Insights Article

Hours Over Outcomes: Mythbusters

Jesse White
March 9, 2024
March 9, 2024

The traditional time and materials model, long a mainstay of our industry, is being challenged by a more results-focused approach: outcome-based agreements. As with any change, however, misconceptions abound. It’s time to set the record straight.

The myths surrounding outcome-based agreements range from concerns about cost and risk to misconceptions about flexibility and change management. Each one reflects a resistance to change, a clinging to the old ways of doing things. But in this piece, we’ll dismantle these myths, revealing how outcome-based agreements offer a clearer, more efficient path in IT consulting—a path that focuses on real results, not just hours spent.

Myth: “Outcome-Based Agreements Are More Expensive”

There is a common belief that outcome-based agreements are more expensive than time-and-materials agreements. Our experience at Intact over the past decade, however, suggests otherwise.

In fact, less than 1% of our revenue over the past decade has come from scope creep or project change requests. This figure stands in sharp contrast to the industry average, where over half of projects encounter uncontrolled scope changes

The industry’s standard time-and-materials contracts often seem like a bait-and-switch tactic. Clients are enticed with low estimates, only to discover that the costs keep increasing. Intact has a different approach that breaks this pattern with a simple idea: What we quote is what you pay. This model fosters a relationship built on trust and predictability, rather than uncertainty and last-minute adjustments. 

But what about the risk premium that often accompanies outcome-based contracts? Yes, there’s a small premium, usually 10 to 20%, to partially mitigate risk. But in the broader context—one in which traditional IT projects frequently overrun their budgets by as much as 45% and extend well beyond their deadlines—it seems worthwhile. The outcome-based model aligns our success with that of our clients.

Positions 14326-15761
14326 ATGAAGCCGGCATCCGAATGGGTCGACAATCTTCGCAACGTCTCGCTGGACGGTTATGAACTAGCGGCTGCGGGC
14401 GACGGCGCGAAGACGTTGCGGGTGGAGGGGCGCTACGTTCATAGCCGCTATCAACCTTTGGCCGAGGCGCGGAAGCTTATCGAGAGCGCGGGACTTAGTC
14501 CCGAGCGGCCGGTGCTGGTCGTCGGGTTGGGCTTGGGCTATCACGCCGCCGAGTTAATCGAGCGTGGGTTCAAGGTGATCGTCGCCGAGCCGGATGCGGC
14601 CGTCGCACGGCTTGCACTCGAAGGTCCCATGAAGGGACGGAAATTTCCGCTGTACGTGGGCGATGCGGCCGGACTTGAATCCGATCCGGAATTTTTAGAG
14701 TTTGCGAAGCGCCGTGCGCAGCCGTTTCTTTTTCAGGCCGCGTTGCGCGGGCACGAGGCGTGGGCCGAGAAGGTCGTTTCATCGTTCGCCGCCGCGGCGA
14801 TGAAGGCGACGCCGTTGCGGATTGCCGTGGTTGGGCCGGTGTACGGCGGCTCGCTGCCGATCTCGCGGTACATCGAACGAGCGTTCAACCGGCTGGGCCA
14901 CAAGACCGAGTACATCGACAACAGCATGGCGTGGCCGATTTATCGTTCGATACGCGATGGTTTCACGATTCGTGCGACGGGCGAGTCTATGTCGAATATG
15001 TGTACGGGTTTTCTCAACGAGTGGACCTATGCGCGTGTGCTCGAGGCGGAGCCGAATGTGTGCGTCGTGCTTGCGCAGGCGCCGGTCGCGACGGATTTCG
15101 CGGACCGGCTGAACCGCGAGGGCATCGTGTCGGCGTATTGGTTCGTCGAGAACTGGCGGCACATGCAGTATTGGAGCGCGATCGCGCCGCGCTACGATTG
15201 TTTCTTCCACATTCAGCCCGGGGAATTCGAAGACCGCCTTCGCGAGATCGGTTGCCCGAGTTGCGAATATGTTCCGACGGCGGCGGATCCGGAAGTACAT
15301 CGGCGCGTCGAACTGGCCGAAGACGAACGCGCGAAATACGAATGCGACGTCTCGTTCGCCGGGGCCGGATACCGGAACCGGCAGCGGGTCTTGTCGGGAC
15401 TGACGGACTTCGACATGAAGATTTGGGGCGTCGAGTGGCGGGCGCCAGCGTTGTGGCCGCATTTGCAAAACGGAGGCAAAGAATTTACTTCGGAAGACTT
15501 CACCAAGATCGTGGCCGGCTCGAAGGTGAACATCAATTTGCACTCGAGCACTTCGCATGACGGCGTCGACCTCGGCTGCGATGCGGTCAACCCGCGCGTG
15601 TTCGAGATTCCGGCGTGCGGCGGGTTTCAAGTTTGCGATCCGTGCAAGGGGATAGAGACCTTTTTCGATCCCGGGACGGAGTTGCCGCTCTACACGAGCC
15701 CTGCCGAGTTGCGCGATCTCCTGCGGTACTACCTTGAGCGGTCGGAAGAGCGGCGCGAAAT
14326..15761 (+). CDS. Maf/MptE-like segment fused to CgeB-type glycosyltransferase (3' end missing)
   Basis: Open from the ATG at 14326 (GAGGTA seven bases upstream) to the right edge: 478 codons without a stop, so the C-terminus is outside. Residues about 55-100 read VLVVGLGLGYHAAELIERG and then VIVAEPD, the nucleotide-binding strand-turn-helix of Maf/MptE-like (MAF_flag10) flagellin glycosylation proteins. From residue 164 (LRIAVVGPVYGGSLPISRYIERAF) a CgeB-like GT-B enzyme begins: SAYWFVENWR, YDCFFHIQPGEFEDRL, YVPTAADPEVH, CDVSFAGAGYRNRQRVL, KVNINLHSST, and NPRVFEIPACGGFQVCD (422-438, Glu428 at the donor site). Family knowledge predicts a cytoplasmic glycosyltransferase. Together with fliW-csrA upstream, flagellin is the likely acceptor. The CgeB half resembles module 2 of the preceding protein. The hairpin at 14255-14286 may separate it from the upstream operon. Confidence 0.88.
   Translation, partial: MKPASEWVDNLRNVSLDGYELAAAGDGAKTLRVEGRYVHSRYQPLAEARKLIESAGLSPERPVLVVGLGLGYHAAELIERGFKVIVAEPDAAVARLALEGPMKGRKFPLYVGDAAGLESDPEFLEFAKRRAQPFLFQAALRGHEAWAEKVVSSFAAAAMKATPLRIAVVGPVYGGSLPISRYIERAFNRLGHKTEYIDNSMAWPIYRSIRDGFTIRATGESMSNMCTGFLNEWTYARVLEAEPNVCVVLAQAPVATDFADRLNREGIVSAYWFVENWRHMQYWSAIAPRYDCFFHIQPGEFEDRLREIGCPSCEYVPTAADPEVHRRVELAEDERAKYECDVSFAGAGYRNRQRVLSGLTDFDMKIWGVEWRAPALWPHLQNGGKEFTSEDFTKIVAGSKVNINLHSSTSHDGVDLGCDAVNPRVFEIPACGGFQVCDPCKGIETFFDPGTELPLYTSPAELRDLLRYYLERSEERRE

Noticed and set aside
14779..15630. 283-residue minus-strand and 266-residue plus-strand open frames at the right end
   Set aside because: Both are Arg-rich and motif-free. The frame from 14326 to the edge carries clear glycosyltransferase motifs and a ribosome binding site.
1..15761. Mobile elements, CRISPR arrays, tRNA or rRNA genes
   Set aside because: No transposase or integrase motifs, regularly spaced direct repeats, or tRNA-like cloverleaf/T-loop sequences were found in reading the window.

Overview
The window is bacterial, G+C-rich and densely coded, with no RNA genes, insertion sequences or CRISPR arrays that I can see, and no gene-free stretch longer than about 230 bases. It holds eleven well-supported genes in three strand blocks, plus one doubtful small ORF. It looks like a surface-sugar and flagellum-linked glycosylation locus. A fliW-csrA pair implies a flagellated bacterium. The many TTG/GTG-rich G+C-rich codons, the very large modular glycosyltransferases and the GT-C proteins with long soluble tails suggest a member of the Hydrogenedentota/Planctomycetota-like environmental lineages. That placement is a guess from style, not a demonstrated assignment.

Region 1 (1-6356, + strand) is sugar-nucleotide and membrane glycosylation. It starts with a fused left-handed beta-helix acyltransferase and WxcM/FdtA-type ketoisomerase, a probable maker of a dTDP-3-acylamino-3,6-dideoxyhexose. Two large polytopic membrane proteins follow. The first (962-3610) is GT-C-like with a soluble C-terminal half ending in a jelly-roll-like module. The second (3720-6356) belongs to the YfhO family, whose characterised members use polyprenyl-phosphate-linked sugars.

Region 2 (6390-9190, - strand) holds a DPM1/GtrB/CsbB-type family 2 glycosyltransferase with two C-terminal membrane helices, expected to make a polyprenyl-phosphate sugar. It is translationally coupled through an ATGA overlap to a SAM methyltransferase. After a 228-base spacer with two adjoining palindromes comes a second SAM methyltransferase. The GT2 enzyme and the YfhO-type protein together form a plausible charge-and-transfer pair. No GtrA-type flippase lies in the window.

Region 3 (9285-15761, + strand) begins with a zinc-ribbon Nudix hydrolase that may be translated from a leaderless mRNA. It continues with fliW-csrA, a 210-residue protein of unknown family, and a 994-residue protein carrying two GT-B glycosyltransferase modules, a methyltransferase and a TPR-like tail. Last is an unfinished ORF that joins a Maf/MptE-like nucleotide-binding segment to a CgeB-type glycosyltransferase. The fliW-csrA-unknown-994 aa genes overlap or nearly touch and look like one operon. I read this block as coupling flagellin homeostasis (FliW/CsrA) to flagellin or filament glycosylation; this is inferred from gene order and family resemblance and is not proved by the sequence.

When you consider that 70% of all transformation projects fail and either get scrapped, restarted, or changed entirely, and then compare that to Intact’s 1.5% failure rate over the past decade, the value of an outcome based contract improves even more dramatically.

Initial cost is a misleading myth because, with T&M contracts, the initial cost rarely ends up being the final cost, which often clocks in much higher due to scope creep. Additionally, at the end of the day, cost is not the primary concern of Congress, your customers or your board if you are not successful. At Intact, we’ve turned this model into a win-win scenario by offering our clients a straightforward, transparent path to achieving their IT objectives without the usual surprise fees. 

Myth: “It’s Hard to Define Clear Outcomes for Complex Projects”

Defining these outcomes may be challenging (although it doesn’t have to be), but it is essential. Without clearly defined outcomes, a project is doomed from the start.

At Intact, we have to understand the ‘why’ behind every project. We start by sitting down with our clients and playing a little game of ’20 Questions’. Well, not quite 20, but you get the idea: “What do you want?”, “Why do you want it?”, “So what?”, “Who cares?”. We keep drilling down until we hit the core objective, that north star that guides the entire project. No why, no project. It’s that straightforward.

Now, you might ask, “But isn’t it really hard to define these outcomes?” Our perspective is that it’s not necessarily difficult; it’s more about asking the right questions of the right people. A typical RFP is often chock-full of requirements but fails to explicitly state the desired outcome of the project. What’s the ultimate goal behind all these requirements? 

There’s a cultural barrier at play. Somewhere along the line, we’ve been shamed out of asking ‘obvious’ questions. There’s this pressure in organizations to appear all-knowing. But at Intact, we abandon that notion entirely. We’re not afraid to ask, to probe, to really get to the heart of what our clients need and why they need it.

So, the myth that it’s hard to define clear outcomes for complex projects? Debunked. It’s all about asking the right questions, and that’s where we excel. Because ultimately, knowing the destination is the key to reaching it.

Myth: “Outcome-Based Models Limit Flexibility”

Another misconception is that once you opt for an outcome-based model in IT consulting, you’re locked in, with no room to maneuver. 

At first glance, it might seem like an outcome-based model is about rigidly sticking to the plan. But there’s a lot of nuance here: we’ve baked in a healthy dose of flexibility, equivalent to about 20% of the contract value and work. This ‘flex pool’ allows us to adapt and pivot as needed. While 80% of our focus is locked on securing the outcome, there’s still room to breathe and adjust.